"Wait, do you want to go to the party?" His girlfriend Michelle asked.
"No, but I have to. Everyone's going to be so mad and disappointed if I don't go," Tim replied with exasperation, already accepting his fate and practicing his "no-seriously-I'm-so-interested-in-what-you're-saying" look.
Michelle sighed. She had heard this pretty much every week. Tim was a nice guy, a great guy. I mean, why be with him if he weren't? But this had to stop. He had to stop trying to please everyone because he thought he was so critical to their happiness. At first it was sweet, but now it's just annoying.
She paused, took a breath, and finally told him, "Tim, stop. You don't have to go. They might want you there, yeah, but the party will go on without you. You're not that important."
Well, we all do. When we post something to Facebook or Instagram or Twitter, we have this overwhelming urge to check back and see how many people liked it. If we didn't hit the number of likes or favorites that we thought that awesome picture of our dinner deserved in that time frame (somewhere between ten and fifteen seconds), then we get offended. We think that people think our dinner is gross or we picked the wrong filter or those people are assholes and don't know a good PBJ when they see it. It can be hard for us to stop and think, "Oh, these people have their own lives, their own things going on, and their own PBJ's." It's likely that they hadn't looked at their page yet because they were working or studying or doing their own thing. They weren't refreshing their feed every two seconds just waiting for you to post something so that they could intentionally not like it. Again, they have their own lives, and you're just not that important.
I see the same thing with text messages. I swear, I've had people tell me that everyone from their significant other to the guy she just met last night didn't text back fast enough. Sometimes it's people who aren't exactly math whizzes, but they've got an algorithm that shows that if he is responding X minutes slower than yesterday, then he must like me Y% less than he did. I'm serious, it's like people who figure out how to count cards, except in this case it's not so profitable (and won't get you a movie made after you). On iPhones you can see when a person reads your text (yeah, sticking with Android, that's creepy as hell), so if she doesn't respond right away, then OBVIOUSLY she's ignoring you, right? No, people don't just sit there thinking, "What would be the most fun, most productive, most interesting thing that I could do right now? Oh, I know! I'll just sit here, wait by my phone, and when Becky texts me I'll ignore it! Good times for sure."
The world doesn't revolve around you, and just because your special someone, or kid, or friend, or washing machine (yes, there are washing machines that you can text) doesn't respond to you right away, or at all, doesn't mean that they're ignoring you. He could be working, she could have left the phone on silent, he could be in a meeting, she could be rescuing fifteen puppies from a burning building. Or your washing machine could be broken. You have no idea what's going on in that person's life, but to think that someone is actively putting off everything else just to ignore you; that's one of the most egotistical things I've ever heard. Quick, are you checking your phone right now just in case your friend MIGHT have called you or texted you? No. You're not. Are you intentionally ignoring texts while you're in the bathroom? No, and for Christ's sake, if you wouldn't call someone from the toilet, don't text them from it, that's ridiculous.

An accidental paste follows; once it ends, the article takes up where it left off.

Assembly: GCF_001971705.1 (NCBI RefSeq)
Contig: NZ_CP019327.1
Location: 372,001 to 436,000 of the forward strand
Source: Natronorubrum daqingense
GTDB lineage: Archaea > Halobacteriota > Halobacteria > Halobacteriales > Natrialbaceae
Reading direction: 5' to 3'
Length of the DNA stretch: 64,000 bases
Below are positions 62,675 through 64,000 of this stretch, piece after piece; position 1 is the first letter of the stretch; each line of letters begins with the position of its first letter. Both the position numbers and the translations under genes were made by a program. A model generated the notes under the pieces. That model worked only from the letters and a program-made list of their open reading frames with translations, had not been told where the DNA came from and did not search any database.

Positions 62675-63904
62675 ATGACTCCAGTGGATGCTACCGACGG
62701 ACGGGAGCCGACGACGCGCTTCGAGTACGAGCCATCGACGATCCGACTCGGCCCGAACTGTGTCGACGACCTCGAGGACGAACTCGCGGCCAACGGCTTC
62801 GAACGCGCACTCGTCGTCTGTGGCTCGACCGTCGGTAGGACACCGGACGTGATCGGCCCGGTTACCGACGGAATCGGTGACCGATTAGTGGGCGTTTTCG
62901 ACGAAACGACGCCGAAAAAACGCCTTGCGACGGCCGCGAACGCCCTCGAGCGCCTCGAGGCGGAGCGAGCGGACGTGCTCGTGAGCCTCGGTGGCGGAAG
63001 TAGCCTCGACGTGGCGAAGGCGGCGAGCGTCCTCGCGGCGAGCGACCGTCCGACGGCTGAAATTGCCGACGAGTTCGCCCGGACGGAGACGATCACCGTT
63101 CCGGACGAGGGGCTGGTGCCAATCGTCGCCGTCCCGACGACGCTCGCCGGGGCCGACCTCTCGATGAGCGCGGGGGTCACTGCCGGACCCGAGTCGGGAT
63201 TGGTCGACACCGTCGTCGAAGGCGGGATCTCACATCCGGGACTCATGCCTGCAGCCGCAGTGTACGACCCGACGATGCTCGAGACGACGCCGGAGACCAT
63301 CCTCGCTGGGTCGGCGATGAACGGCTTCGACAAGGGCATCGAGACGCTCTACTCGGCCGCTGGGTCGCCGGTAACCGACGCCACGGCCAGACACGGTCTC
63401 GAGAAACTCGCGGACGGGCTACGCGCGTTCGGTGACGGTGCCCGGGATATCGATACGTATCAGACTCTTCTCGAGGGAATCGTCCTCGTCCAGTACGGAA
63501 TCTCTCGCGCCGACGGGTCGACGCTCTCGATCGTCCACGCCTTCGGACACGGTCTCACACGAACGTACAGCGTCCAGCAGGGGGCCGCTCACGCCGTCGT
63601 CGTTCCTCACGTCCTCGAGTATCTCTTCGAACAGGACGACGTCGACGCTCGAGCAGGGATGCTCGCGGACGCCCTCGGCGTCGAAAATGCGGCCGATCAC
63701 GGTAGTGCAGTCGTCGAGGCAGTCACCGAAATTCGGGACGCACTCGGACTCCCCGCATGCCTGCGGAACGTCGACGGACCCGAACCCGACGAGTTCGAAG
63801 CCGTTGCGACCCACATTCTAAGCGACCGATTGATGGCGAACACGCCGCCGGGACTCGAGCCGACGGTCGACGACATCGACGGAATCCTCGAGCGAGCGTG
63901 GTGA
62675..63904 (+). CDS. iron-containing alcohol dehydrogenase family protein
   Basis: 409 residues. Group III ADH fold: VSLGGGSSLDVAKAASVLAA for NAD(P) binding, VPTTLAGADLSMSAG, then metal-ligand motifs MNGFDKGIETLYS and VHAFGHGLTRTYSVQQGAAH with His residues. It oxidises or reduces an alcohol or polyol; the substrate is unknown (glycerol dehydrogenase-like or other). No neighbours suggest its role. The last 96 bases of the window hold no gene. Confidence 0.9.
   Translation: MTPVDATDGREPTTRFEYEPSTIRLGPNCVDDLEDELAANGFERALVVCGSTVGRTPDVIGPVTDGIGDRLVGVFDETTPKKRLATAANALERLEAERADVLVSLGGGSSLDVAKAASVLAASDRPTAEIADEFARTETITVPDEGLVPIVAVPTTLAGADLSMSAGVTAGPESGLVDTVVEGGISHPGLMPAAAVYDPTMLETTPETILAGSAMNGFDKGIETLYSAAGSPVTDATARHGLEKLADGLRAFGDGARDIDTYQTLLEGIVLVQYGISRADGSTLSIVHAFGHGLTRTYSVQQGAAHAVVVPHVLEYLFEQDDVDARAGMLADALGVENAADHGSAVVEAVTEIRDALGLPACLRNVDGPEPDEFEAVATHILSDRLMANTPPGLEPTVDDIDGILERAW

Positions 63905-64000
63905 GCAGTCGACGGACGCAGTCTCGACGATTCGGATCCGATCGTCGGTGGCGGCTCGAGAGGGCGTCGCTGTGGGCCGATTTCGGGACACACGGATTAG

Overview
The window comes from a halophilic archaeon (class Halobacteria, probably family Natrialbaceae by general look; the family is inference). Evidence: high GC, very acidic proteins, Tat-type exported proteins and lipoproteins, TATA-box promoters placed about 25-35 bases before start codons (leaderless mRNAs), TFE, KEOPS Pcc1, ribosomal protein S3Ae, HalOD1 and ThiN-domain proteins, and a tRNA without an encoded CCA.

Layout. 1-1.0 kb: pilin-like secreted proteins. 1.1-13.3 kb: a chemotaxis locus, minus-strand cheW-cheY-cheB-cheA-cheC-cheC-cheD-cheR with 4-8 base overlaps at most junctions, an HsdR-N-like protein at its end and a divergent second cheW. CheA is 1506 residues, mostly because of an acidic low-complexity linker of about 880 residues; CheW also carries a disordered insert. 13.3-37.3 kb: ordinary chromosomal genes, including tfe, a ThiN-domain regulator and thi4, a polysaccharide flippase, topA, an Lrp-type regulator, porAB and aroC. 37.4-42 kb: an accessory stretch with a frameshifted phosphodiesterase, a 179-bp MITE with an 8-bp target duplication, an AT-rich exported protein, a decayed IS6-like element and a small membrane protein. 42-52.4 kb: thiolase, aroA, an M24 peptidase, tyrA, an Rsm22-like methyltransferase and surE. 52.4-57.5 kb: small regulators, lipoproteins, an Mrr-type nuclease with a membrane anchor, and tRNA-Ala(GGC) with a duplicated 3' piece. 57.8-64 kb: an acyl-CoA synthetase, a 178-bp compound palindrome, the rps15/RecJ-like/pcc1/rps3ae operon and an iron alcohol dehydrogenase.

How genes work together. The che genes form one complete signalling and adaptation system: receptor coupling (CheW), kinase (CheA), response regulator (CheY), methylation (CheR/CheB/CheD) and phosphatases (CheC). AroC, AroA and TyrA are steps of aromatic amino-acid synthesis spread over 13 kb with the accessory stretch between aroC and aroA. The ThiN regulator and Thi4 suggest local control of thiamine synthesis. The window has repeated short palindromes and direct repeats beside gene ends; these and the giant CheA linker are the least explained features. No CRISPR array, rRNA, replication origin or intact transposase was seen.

When we go to the store and the person at the register is in a bad mood, it's not because of you. When that car cuts you off, it's not because of you. You're not psychic, so you have no idea what's going on in those people's lives. Maybe the cashier had a bad day, maybe the driver who cut you off REALLY has to pee. You just don't know. I can tell you that they're not acting that way because of you; they couldn't care less about you, so don't take it personally. People will think the same thing about you, that you're going out of your way to be an ass specifically to them, when you're really just on your way to save those puppies from that burning building.
Don't think that I've forgotten about you guys who are like Tim, either. If you don't want to go to that party, then don't go. If you don't want to hook up with that guy, then don't. If you don't want to cover Paul's shift at work for the third time this month so that he doesn't miss the semifinals, then don't. The party will go on without you and people won't give your absence a second thought. The guy will be fine with you not wanting to hook up, and if he's not, then now you see that he's a guy who cares more about hooking up than being with you. If you won't cover Paul's shift, then he'll find a way to get it covered as that's not your fault and not your problem.
So next time you're sitting there wondering why everyone is ignoring your funny cat video or blowing off your text, stop, because they're not. They're not important enough to stop your world for them (and if someone ever IS that important, then we really do need to talk), and you're not important enough for them to stop their worlds for you. Go out and do something. Go have fun. Go live your life. Would you want to talk to someone who cares more about the timing of texts and number of likes than his grades or job or kids? Of course not, so don't be that guy.
If you want to talk more about this, then you can always contact me through this website, shoot me an e-mail, or call/text me at (302) 464-0021. As long as you promise not to freak out if I don't get back to you ten seconds later.
What's that old saying? A watched phone never gets a text.
. . . or never boils? Something like that.
Remember: Nobody said that it would be easy, but nobody said that you had to do it alone.